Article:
After this one, only two more Night Rides are left for this season, on Saturday, September 19, and Friday, October 9. Click here for the full schedule and details.
Tuesday, August 25, 2009
Meet Roberta and John Nielsen. They live in Santa Barbara, California. Every year they take a look at a map and decide where to take their next bicycle touring trip. This year, they decided to go to Rochester, New York, and follow the Underground Railroad Bicycle Route to Cincinnati, Ohio. This brought them past our Peninsula store yesterday, where we did some adjustment to John's bottom bracket. You can read tales of their past adventures on their blog at www.dogdander.com.
Monday, August 24, 2009
Thanks to the Winking Lizard next door for the baking supplies!
His name is Steve, and you can follow his progress on his blog at www.greatisland.net/blog/. He was riding a Raleigh Sojourn touring bike, which he said he's been loving. The only issue he had was having to have the bottom bracket replaced in Colorado; not a bad record for that many miles!
Sunday, August 23, 2009
The STOMP Bicycle Adventure (Summit Tour of Metro Parks) is one of the largest cycling events in Northeast Ohio. Registration includes light breakfast, Fun Stops, SAG support, lunch and live music.
The ride begins and ends at Howe Meadow in the Cuyahoga Valley National Park, at 4040 Riverview Rd, Peninsula, Ohio, 44264.
10-mile, 25-mile, and 63-mile options are available for riders of all ages and abilities.
This year's STOMP is on Saturday, September 5, 2009. Go to www.stompbikeride.com for more information and to register.
Saturday, August 22, 2009
An amusement park in New Zealand offers several adventure-oriented attractions, including this human-powered monorail race track, with a pedaling mechanism that works much like a bicycle. Check out this page for more pictures, plus a video of the ride in action!
Friday, August 21, 2009
Jennifer Dugan of the Ohio News Network stopped by the Century Cycles store in Peninsula last week to do a report for their Discover Ohio travel series.
She talked to Kevin and a few local visitors about the surrounding Cuyahoga Valley National Park, the Towpath Trail, our bicycle rentals, and the Bike Aboard program on the Cuyahoga Valley Scenic Railroad.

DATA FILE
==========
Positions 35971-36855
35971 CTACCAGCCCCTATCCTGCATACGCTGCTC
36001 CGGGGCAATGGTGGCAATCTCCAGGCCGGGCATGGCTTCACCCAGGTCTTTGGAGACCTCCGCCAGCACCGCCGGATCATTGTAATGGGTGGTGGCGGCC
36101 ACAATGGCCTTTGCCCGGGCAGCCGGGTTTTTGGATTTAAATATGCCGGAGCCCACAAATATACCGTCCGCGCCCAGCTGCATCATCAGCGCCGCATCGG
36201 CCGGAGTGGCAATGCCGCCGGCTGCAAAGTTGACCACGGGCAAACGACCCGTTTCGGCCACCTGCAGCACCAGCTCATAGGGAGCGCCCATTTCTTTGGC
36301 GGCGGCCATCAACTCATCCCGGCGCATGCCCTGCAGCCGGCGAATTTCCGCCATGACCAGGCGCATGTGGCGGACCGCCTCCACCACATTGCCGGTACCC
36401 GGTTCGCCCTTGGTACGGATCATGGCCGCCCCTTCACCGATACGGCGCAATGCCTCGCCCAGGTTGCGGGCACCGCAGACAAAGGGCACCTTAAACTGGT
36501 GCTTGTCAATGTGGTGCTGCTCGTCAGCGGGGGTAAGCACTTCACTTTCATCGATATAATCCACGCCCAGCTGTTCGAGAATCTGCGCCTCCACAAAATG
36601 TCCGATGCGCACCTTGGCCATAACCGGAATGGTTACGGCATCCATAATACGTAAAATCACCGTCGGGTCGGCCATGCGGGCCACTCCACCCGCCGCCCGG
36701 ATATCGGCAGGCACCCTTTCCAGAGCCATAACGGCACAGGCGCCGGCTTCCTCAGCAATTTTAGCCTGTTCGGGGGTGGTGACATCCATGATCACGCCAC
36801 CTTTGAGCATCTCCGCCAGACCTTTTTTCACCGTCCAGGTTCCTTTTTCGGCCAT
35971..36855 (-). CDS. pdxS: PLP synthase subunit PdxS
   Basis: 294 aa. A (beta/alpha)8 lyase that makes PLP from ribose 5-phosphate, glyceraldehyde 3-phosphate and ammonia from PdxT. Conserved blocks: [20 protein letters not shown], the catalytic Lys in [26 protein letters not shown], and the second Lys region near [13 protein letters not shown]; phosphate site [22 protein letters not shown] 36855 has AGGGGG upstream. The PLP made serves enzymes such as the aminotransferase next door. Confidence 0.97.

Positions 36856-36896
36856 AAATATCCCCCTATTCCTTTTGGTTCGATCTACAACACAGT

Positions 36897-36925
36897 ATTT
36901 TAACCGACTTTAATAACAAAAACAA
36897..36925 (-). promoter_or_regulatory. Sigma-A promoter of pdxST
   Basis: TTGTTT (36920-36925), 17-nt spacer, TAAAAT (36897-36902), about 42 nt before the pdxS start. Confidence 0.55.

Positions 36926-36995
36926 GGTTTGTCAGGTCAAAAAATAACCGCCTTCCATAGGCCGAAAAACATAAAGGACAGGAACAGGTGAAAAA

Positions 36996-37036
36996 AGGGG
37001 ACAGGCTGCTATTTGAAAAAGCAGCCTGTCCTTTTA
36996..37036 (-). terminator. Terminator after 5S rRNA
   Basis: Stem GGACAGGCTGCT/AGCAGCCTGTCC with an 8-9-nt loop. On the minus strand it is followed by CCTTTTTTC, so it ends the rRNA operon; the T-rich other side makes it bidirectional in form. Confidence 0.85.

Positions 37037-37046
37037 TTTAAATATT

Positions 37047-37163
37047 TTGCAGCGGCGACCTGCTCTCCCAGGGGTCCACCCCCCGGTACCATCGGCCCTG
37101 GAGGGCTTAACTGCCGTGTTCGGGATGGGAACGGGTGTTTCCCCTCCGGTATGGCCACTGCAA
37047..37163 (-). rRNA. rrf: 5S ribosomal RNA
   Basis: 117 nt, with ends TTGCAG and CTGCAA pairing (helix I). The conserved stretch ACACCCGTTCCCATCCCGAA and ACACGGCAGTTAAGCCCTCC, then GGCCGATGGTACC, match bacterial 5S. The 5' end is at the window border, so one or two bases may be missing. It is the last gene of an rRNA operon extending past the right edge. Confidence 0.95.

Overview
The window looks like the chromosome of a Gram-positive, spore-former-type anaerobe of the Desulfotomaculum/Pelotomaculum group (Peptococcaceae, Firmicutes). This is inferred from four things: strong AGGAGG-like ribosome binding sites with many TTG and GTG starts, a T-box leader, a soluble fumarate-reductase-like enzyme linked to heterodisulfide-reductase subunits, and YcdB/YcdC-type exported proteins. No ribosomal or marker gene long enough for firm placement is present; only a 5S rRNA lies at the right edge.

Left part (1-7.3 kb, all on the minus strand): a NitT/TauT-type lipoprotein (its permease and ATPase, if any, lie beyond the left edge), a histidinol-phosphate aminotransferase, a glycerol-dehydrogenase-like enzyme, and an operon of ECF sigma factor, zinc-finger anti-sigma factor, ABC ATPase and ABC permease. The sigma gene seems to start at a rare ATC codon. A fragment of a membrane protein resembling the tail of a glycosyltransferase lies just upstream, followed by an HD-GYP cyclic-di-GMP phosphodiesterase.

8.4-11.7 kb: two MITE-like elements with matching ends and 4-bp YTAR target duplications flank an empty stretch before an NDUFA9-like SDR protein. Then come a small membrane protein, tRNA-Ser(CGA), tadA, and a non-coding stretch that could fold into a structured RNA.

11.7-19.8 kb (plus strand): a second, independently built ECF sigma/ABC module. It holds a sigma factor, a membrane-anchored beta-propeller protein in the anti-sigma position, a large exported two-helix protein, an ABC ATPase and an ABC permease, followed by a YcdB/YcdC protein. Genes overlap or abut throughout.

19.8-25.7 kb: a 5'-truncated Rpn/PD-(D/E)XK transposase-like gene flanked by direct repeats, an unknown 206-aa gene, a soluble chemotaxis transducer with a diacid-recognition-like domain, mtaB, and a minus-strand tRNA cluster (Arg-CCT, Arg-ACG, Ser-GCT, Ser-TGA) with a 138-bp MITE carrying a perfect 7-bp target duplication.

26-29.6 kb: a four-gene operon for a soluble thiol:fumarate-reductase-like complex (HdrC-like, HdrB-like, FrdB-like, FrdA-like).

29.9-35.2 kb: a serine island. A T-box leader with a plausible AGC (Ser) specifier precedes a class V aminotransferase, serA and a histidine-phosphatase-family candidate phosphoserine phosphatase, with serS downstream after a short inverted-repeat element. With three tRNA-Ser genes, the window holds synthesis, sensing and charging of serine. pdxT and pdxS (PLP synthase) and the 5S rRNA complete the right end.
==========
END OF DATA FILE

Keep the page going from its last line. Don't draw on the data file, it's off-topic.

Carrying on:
Click here to read the report online and watch the video!
Thursday, August 20, 2009
This short survey is being carried out as a part of a graduate research project at the Freie-Universität Berlin, Germany, that is investigating cycling in Cleveland and in Pittsburgh. The research is primarily concerned with factors that influence bicycle use in these cities, especially the role of advocacy and advocacy groups. If you have any questions or comments regarding this research, feel free to write an email to: email@example.com
All responses are completely anonymous and no personal information is being collected.
Thank you very much for your interest and participation!
If you know others that use a bicycle in Cleveland, it would be greatly appreciated if you could send them the link and ask them to participate as well!
P.S. I contacted the cycling advocacy groups in Cleveland and Pittsburgh, and they both assured me that the survey is legitimate. The Cleveland survey appears to be specific to just Cleveland and Cuyahoga County, so if you live in another NE Ohio county, there are no "other" options to select.
Wednesday, August 19, 2009
We will be replacing our fleet of rental bicycles in the Peninsula store at the end of this season, so we will be offering the old models for sale to the public.
We will have 37 '08 Raleigh Venture 4.0 bicycles for sale, with men's frame sizes of 14, 16, 18, 20, and 22 inches, and women's frame sizes of 16 and 19 inches. We also have 4 '08 Raleigh Mountain Scout 24-inch wheeled kids' bikes, and 6 Electra Townie 3-speed comfort bikes (3 men's and 3 women's). The Venture 4.0 and Townie models will be sold for $225 each; the Mountain Scouts for $175 each. We will NOT be selling any of the rental tag-alongs or Burley trailers.
Used Rental Bike Purchase Procedure:
- Beginning on September 1, 2009, visit the Peninsula store. We will help you select the model and size of bike that you want.
- Place a non-refundable deposit of at least $75
- We will continue to rent the bicycles for the remainder of the season; exact timing will be dependent on the weather. After our final rentals, we will give every bike our standard full tune-up to be sure that each is in good working order.